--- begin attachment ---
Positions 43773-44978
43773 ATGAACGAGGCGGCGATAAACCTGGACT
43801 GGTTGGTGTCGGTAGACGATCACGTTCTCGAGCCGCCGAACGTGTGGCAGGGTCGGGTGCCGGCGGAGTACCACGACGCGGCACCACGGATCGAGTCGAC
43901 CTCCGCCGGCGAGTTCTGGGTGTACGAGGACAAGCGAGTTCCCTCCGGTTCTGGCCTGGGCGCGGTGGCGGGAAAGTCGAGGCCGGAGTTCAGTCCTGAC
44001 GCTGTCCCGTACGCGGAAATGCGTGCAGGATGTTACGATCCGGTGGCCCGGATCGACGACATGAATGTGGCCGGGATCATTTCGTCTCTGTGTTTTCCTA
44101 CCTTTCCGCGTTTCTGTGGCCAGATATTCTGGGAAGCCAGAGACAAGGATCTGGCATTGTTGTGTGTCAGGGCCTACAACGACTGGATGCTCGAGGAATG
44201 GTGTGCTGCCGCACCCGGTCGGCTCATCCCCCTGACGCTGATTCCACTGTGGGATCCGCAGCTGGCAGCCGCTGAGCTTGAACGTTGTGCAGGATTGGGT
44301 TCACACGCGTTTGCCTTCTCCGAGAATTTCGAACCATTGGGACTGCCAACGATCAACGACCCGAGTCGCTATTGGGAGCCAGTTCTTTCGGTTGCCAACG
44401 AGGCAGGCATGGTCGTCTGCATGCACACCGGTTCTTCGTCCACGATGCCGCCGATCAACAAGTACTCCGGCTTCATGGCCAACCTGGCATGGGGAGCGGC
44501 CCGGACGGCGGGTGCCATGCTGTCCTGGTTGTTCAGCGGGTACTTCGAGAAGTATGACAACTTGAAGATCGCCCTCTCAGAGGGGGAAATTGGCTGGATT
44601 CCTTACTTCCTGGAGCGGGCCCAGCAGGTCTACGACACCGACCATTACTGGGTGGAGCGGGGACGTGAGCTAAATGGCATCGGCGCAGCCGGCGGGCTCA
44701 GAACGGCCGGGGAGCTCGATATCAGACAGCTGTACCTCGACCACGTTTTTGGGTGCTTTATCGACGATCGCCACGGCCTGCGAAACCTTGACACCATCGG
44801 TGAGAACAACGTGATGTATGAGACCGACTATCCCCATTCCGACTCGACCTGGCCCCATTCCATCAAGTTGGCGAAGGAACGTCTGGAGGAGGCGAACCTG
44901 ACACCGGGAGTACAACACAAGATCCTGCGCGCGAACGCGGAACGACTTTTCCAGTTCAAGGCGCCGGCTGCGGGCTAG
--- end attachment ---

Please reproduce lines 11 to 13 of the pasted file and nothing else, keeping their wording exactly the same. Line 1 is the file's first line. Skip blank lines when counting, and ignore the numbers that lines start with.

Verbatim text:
44601 CCTTACTTCCTGGAGCGGGCCCAGCAGGTCTACGACACCGACCATTACTGGGTGGAGCGGGGACGTGAGCTAAATGGCATCGGCGCAGCCGGCGGGCTCA
44701 GAACGGCCGGGGAGCTCGATATCAGACAGCTGTACCTCGACCACGTTTTTGGGTGCTTTATCGACGATCGCCACGGCCTGCGAAACCTTGACACCATCGG
44801 TGAGAACAACGTGATGTATGAGACCGACTATCCCCATTCCGACTCGACCTGGCCCCATTCCATCAAGTTGGCGAAGGAACGTCTGGAGGAGGCGAACCTG